Most of us remember someone who helped us during difficult times in our lives - a parent, grandparent, a special teacher, or perhaps a stranger that became a friend. The recollections of these "faces of caring" bring comfort and calm in the midst of crisis.
Yet when recalling end-of-life situations of those we love, many of us have different recollections. These memories may include the hurt on the face of a loved one in pain; the sorrow on the face of a family member who did not get the opportunity to say good-bye to a dying relative; the agony of a parent holding a precious child whose life was cut so short; the stress on the faces of those making difficult decisions about end-of-life choices without guidance.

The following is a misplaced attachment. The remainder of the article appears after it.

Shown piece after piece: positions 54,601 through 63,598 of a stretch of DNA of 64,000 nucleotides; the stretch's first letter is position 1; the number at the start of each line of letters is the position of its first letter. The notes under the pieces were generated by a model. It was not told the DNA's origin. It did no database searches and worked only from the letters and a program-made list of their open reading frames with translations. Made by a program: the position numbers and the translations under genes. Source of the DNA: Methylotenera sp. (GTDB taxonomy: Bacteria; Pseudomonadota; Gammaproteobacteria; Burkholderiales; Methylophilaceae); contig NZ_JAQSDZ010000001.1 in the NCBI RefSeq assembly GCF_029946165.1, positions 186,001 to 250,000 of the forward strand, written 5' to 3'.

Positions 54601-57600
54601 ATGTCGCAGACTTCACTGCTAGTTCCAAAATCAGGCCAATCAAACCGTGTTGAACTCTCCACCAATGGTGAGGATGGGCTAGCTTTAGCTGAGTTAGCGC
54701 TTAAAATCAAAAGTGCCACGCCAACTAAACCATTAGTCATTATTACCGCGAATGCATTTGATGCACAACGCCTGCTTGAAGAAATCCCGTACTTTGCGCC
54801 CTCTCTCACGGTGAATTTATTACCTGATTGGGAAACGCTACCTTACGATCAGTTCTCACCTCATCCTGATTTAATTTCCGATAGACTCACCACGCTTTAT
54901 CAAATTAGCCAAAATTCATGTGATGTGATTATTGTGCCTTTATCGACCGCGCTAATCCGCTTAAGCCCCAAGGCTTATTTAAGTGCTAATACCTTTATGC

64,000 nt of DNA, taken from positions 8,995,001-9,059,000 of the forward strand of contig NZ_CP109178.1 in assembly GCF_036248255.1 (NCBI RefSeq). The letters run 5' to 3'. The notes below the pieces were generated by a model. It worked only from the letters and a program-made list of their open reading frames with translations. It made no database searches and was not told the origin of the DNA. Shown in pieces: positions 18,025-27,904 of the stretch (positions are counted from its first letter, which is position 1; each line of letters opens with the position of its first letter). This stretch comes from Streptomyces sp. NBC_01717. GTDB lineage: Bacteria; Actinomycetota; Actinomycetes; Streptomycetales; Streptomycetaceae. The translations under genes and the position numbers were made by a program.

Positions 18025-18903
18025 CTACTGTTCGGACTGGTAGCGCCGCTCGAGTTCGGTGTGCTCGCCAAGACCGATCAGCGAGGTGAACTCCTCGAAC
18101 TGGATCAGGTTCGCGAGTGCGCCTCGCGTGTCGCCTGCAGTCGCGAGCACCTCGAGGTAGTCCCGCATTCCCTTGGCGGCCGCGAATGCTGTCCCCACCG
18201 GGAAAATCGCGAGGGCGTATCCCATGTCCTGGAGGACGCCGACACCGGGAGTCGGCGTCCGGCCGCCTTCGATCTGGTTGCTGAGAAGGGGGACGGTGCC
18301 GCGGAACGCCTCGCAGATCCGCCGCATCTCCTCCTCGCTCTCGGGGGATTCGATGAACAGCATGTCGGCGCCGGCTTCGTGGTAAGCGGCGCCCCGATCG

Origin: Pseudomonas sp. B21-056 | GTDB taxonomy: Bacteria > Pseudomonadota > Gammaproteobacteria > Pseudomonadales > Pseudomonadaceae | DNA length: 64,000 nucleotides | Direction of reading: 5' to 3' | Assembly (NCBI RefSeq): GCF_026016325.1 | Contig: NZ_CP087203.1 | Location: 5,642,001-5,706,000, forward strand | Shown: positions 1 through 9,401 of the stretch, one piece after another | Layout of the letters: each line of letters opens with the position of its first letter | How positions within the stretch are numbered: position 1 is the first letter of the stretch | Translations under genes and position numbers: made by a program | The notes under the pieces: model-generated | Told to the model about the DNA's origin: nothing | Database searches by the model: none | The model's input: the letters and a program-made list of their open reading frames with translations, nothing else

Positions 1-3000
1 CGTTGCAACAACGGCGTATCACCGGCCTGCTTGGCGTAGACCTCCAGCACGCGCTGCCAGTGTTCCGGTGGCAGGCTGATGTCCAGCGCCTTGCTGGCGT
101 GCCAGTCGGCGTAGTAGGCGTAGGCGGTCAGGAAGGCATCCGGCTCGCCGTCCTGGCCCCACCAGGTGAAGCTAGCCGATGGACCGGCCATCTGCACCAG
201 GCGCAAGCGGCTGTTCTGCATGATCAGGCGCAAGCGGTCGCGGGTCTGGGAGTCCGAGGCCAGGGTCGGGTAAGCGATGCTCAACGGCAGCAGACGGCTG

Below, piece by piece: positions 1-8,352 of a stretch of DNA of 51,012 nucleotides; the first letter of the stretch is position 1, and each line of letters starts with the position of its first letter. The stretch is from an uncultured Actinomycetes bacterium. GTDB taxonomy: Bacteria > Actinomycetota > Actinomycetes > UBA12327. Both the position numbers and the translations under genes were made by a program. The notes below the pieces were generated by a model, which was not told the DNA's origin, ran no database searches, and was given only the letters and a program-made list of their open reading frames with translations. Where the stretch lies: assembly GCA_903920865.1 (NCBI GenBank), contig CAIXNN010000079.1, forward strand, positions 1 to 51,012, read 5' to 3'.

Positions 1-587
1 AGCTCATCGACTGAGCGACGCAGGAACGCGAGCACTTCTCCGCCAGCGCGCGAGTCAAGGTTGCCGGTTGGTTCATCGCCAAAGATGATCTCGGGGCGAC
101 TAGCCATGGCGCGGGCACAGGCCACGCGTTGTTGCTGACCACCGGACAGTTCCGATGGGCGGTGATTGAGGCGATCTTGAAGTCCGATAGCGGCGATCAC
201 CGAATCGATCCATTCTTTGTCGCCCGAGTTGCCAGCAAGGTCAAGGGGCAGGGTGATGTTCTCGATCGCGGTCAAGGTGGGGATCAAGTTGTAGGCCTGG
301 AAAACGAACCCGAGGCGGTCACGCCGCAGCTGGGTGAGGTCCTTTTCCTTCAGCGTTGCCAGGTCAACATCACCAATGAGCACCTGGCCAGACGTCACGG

November is national Hospice/Palliative Care Month, a time when professionals and volunteers work to raise awareness of this invaluable system of care. Hospice and palliative care puts a "face" on quality end-of-life care - the faces of nurses, doctors, social workers, spiritual caregivers, homecare aides and volunteers who provide services and support to families during one of life's most challenging times.